Greg and I have always wanted to farm. We both come from families that farmed so thats all we ever wanted to do for a living. Like most young farmers in america our families had large farms with 180+ acres of land but because of the greed or stumbling blocks of other family members the farm land was lost so we in turn lost any hope of starting a farm with parental farm land.
To give you a bit of history on myself. My grandparents owned a 180+ acre Dairy farm in Rogers City, Michigan. The farm had been in my family for over 100 years before we lost it. When my grandfather died my grandmother let my uncle run the farm as it had always been him and grandpa. My uncle always thought bigger, better, and modern was the way to go...shiny new stuff. My uncle got married and totally remodeled the farm house, he replaced the old wooden barns i loved with pole buildings, he bought new tractors, a new truck, and new toys....thru a mortgage against the farm property. Then he had a daughter who has health problems and that took a lot of money so he mortgaged the farm more, then he went and worked on the boat as he sold off the livestock. Then the bank foreclosed on the farm and told us we could buy it back for $490,000. My father did end up getting the bank to sell him back 40 acres of the woods where his hunting camp is, the rest was sold to a construction company who flattened everything except one pole building and 1/3 of the 100+ year old barn. The day i saw what they had done to our farm was a heartbreaking day.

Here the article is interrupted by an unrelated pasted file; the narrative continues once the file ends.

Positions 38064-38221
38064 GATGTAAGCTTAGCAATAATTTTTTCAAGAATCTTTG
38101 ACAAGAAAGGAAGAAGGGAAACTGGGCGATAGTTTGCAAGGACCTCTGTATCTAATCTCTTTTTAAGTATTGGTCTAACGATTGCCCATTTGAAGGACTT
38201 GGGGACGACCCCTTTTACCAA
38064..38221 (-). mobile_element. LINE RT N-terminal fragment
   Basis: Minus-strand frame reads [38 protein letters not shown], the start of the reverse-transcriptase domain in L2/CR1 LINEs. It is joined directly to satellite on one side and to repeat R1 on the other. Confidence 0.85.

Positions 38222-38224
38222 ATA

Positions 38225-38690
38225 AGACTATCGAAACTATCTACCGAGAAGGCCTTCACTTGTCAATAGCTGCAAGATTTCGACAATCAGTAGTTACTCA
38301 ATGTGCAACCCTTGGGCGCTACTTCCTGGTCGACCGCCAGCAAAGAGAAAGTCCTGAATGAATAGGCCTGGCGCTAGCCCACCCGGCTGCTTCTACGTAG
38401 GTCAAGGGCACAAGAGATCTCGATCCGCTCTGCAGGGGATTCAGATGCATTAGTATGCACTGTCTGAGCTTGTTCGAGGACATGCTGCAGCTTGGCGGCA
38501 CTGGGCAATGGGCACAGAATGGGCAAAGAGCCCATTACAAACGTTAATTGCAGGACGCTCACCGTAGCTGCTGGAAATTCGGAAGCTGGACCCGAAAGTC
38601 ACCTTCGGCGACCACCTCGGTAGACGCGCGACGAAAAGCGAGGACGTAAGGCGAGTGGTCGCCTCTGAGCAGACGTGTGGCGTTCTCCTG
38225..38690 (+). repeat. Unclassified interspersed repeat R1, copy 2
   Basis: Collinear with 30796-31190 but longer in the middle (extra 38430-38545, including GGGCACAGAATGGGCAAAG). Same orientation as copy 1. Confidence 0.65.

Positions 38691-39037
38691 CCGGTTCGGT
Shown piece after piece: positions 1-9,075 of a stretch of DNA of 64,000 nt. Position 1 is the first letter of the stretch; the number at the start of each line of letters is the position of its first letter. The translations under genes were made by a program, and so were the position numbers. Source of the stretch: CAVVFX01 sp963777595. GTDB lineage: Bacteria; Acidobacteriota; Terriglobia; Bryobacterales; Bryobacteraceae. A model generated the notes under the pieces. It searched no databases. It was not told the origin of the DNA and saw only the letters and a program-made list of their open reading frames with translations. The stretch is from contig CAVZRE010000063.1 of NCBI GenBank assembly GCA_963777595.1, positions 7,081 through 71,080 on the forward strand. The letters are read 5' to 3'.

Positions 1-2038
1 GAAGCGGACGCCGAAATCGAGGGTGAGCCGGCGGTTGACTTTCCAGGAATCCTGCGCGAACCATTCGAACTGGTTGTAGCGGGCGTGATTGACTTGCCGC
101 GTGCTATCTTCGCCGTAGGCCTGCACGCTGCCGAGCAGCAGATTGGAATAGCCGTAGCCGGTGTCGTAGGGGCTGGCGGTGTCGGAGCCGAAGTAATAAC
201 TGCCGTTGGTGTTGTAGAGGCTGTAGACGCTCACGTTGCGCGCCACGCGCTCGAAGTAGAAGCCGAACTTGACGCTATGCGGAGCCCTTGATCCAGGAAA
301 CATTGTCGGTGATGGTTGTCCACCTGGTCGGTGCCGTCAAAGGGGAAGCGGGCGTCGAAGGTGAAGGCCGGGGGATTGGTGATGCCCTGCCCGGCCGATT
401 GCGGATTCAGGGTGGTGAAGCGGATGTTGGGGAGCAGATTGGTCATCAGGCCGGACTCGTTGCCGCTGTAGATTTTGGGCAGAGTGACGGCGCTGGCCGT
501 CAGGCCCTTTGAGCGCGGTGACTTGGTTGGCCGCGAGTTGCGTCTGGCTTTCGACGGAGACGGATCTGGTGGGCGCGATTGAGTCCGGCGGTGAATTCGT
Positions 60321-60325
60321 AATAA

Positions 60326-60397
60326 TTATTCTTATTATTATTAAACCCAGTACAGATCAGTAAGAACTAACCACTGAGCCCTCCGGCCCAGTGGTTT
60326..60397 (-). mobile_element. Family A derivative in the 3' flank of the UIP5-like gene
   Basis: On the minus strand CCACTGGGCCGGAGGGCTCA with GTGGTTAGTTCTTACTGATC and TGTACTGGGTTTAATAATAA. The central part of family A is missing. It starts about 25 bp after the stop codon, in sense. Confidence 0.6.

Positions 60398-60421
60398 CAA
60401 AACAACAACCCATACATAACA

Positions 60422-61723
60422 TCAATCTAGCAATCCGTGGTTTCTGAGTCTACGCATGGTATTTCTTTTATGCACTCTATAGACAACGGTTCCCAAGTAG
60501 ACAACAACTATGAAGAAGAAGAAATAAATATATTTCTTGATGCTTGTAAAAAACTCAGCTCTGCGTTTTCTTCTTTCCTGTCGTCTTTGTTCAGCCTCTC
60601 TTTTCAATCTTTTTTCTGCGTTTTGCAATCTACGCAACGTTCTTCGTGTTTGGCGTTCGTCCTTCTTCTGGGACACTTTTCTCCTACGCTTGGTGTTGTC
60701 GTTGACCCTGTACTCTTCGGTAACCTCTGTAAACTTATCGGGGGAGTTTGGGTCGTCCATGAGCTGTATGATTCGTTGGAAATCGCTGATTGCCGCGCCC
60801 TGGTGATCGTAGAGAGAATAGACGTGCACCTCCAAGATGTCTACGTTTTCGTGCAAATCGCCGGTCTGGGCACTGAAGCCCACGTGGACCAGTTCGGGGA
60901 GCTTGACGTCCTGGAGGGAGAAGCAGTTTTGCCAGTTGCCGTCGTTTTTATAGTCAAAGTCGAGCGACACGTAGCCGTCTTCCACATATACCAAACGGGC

Greg's story is a bit more simple mostly because i have not asked every painful detail. Greg is from Iowa the commercial corporate farm capital of the US....where non corporate farming is not common. His father is an alcoholic, he drank away the 120+ acre farm Greg's grandfather gave him. Greg's grandfather retained roughly 65 acres of the original farmland and does still farm it. His family has never done corporate farming, his grandfather saw the traps in it and refused every offer.
As you can probably imagine one of the saddest things for a young farmer to see is the farm being taken away, demolished, lost...it is heat breaking. Despite losing our family farms we both still want to farm. There are not a lot of young people that want to farm, to much work for them. So the search was on for farmland we could afford and we dont have much to afford it with. We found a 20 acre farm we very much hope to get, so much so i started a kickstarter campaign. The campaign may not go anywhere but you know at least i did try.